Syrian oppositionist: Mubarak’s intelligence chief was killed in Damascus
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Syrian oppositionist: Mubarak’s intelligence chief was killed in Damascus

Haitham Malah claims Omar Suleiman was in Syria to discuss chemical weapons

Elhanan Miller is the former Arab affairs reporter for The Times of Israel

Former Egyptian intelligence chief Omar Suleiman (photo credit: Youtube image grab)
Former Egyptian intelligence chief Omar Suleiman (photo credit: Youtube image grab)

A senior Syrian oppositionist claimed on Tuesday that Egypt’s former chief of intelligence, who died in mysterious circumstances in July, was actually killed in the massive Damascus explosion which hit Syria’s security leadership.

Haitham Maleh, chairman of the Syrian National Coalition’s board of trustees, told the independent Egyptian daily Al-Watan that he had proof that Omar Suleiman, who also served as Hosni Mubarak’s vice president, was present at the Syrian national security building targeted by a massive explosion on July 18.

The official report claimed that Suleiman, 76, died while undergoing medical tests in a Cleveland hospital, but his aide said that he was not in failing health, setting off a wave of rumors in Egypt as to the true cause of death.

Four Syrian officials were killed in the Damascus bombing, including defense minister Dawoud Rajha and Bashar Assad’s brother-in-law, Assef Shawkat.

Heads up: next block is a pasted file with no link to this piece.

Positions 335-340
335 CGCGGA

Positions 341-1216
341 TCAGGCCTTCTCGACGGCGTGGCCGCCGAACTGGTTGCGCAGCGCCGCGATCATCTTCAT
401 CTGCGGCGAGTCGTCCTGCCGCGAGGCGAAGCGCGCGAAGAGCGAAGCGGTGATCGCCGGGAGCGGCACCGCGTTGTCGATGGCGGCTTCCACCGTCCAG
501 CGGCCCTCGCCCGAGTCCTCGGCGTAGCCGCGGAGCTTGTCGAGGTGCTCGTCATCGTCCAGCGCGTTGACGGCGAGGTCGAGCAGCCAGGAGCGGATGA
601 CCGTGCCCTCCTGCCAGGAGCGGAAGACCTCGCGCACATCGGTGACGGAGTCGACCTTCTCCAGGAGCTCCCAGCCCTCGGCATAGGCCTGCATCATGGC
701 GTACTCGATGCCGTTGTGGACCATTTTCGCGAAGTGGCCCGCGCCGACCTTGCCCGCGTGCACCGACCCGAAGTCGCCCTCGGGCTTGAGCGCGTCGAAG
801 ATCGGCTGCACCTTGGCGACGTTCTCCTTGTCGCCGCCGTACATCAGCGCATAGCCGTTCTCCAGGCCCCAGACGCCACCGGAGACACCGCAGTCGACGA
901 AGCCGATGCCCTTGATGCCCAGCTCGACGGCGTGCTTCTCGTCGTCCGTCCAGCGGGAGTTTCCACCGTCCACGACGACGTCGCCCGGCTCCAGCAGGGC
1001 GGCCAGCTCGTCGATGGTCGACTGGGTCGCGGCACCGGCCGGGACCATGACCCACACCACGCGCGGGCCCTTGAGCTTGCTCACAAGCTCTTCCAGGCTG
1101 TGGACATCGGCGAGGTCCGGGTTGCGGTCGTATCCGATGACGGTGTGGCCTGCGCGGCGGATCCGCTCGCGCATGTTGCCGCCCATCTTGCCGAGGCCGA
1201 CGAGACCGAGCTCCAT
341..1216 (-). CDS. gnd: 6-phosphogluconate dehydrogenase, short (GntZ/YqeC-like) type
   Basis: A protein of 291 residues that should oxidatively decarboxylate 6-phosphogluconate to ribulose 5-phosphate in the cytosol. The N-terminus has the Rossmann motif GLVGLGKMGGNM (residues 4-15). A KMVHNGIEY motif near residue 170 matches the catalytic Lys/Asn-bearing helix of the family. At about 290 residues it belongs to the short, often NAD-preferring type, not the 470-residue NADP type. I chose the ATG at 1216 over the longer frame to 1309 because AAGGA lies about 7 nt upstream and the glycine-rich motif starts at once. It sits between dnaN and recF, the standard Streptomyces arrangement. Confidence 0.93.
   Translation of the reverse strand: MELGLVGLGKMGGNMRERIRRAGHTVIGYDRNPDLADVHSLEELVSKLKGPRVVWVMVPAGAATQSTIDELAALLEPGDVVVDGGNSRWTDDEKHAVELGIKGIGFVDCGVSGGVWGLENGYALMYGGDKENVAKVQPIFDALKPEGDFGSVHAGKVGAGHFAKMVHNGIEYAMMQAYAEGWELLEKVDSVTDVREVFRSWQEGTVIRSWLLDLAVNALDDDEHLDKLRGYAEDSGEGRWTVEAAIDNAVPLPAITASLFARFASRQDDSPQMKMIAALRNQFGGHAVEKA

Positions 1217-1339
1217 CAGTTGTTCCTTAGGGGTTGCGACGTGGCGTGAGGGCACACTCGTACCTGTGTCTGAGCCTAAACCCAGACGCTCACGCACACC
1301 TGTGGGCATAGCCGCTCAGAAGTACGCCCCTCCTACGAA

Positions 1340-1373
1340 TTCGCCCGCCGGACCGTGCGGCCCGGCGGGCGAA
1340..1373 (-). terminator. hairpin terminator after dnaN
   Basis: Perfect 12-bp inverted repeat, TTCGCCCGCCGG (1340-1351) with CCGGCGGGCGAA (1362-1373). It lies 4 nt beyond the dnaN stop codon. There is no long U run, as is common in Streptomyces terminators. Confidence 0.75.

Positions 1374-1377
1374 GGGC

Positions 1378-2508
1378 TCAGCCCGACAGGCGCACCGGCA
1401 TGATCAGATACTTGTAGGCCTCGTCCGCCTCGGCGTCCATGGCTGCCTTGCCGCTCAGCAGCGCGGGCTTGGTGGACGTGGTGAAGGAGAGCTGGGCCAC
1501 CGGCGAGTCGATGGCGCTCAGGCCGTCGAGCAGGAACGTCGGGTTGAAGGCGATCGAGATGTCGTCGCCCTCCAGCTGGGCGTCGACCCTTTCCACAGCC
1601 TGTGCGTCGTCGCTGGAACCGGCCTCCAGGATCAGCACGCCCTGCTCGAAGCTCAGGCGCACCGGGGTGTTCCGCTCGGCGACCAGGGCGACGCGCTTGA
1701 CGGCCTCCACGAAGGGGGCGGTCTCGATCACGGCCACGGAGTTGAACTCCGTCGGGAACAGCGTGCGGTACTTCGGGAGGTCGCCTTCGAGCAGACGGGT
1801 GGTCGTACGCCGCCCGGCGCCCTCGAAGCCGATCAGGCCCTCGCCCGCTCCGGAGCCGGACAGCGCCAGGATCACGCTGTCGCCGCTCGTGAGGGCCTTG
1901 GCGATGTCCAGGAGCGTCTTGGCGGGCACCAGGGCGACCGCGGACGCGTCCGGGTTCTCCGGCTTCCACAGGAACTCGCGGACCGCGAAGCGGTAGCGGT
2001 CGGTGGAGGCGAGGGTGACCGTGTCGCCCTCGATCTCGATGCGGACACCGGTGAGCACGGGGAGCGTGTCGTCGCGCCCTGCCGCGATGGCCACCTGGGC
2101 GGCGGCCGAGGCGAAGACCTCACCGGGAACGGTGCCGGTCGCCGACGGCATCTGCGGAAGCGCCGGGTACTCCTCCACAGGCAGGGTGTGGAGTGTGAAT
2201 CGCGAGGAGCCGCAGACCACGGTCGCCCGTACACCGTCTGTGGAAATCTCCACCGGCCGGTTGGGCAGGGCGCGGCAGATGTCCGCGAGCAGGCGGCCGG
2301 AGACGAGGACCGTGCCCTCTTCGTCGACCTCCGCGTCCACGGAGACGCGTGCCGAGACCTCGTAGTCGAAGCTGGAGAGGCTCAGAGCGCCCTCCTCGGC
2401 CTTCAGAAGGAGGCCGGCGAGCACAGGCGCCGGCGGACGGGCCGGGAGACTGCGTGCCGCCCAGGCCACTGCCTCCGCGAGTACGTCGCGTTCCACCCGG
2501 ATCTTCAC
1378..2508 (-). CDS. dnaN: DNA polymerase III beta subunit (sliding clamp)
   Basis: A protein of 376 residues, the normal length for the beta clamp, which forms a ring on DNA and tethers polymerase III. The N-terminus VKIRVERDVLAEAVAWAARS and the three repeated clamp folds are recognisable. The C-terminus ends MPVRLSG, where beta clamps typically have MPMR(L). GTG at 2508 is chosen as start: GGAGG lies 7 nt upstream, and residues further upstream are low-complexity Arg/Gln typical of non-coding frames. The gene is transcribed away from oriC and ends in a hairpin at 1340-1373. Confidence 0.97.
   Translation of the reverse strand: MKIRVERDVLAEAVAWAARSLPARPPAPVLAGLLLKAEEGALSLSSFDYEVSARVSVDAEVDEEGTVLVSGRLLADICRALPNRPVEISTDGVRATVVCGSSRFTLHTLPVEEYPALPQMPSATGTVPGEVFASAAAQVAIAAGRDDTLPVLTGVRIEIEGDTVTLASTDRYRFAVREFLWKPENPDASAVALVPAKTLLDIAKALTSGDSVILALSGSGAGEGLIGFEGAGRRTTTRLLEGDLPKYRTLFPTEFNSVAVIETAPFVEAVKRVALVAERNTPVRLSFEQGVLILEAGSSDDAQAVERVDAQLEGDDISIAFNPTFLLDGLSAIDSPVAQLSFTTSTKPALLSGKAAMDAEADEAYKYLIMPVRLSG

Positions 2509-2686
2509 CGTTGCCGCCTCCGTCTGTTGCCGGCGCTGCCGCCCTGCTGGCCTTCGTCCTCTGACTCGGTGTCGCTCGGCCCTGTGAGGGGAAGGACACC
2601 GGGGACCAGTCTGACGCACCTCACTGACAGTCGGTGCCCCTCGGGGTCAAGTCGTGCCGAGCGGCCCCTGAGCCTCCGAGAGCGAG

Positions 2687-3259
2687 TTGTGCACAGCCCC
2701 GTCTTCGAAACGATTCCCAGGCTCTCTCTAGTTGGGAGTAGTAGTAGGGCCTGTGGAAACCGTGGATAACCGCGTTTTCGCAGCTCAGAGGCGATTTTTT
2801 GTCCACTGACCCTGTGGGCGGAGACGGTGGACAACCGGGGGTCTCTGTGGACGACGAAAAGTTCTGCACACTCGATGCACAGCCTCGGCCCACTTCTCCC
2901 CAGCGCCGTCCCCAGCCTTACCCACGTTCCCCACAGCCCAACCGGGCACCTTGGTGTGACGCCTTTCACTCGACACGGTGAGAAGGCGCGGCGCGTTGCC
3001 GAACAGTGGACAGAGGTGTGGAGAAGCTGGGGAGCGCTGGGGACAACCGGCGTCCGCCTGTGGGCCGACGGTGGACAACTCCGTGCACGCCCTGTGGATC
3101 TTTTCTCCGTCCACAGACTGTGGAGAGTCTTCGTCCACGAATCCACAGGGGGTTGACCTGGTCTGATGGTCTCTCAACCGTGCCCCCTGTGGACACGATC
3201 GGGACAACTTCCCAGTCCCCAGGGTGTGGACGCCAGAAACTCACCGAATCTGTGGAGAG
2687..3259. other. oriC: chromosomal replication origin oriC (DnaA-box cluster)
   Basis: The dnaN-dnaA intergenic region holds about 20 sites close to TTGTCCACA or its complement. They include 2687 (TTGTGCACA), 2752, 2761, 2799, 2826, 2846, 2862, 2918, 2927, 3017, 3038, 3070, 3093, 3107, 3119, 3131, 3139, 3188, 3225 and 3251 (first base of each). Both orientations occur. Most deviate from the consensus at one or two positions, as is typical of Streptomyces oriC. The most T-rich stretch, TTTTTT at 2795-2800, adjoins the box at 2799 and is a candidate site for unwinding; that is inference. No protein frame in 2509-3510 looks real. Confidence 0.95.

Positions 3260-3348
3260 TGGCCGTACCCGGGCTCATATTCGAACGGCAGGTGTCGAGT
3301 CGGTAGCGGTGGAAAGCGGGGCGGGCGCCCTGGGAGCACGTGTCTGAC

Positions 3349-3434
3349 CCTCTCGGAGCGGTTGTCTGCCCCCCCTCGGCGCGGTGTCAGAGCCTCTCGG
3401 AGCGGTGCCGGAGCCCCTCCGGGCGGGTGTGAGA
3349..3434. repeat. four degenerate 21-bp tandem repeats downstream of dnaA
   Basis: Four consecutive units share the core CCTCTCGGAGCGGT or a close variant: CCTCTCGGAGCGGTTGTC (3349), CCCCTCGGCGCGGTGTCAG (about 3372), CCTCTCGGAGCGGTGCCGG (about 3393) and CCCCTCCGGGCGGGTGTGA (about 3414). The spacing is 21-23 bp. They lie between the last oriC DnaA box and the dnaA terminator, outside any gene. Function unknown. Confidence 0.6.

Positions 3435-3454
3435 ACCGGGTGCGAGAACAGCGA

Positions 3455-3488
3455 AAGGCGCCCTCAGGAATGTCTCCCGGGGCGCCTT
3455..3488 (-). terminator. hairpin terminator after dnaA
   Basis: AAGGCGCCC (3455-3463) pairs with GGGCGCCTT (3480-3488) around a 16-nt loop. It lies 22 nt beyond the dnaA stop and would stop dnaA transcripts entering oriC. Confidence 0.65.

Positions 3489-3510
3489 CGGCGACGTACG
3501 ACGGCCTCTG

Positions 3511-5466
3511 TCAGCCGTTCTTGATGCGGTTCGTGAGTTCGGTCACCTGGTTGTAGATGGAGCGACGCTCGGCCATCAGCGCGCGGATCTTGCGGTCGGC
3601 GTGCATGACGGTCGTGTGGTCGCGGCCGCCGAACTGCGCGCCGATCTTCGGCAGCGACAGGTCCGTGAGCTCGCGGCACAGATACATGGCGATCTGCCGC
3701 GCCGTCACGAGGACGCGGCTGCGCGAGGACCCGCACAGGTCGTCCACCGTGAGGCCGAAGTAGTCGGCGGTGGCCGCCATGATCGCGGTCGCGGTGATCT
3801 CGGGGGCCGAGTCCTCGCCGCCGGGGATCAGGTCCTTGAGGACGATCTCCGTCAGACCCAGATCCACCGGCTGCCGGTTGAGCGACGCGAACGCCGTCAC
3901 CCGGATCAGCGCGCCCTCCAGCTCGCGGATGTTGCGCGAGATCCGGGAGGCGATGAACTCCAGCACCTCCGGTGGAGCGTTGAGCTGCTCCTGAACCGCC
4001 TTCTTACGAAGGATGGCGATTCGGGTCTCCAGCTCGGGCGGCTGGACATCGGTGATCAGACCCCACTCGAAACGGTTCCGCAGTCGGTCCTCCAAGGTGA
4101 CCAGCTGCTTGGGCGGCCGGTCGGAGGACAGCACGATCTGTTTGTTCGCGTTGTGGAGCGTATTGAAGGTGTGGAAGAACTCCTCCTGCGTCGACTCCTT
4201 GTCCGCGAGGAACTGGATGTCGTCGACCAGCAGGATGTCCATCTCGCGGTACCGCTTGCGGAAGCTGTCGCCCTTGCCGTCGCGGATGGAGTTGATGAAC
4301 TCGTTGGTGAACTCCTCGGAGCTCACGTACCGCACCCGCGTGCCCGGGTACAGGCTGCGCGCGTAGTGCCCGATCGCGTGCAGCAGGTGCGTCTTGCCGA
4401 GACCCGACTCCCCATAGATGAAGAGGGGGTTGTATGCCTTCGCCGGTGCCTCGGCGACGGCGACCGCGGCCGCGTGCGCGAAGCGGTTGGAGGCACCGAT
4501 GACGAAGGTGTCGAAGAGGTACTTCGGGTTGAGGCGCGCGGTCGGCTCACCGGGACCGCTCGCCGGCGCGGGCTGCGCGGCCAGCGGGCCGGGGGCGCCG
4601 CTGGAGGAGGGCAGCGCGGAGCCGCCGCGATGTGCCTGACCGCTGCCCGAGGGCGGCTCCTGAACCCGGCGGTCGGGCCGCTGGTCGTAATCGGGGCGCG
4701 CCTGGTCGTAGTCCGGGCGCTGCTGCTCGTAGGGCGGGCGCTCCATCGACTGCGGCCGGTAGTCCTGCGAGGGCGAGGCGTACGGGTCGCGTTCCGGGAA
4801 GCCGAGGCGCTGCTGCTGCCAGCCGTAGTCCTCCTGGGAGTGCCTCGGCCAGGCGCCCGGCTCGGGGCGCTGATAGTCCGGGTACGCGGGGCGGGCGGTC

According to Maleh, Suleiman was sent to Damascus by the ruler of Dubai, Sheikh Muhammad bin Rashed Al-Maktum, to discuss the issue of Syria’s chemical weapons. Maleh said he had conclusive proof, including eyewitnesses, attesting to Suleiman’s presence in the building.

Maleh claimed that in addition to Suleiman, senior representatives of the intelligence agencies of Saudi Arabia, Turkey, the United States and even Israel were present in the building. He added that Suleiman was initially treated for serious injuries in a local hospital, but was then transferred to the United States, where he died.

Maleh, 81, repeated his claims in a phone conversation on the “90 Minutes” program broadcast on Egypt’s Mihwar TV station. In the interview Maleh sounded less confident, saying “he could not confirm the reports 100%.”

No Egyptian official has commented on Maleh’s claims.

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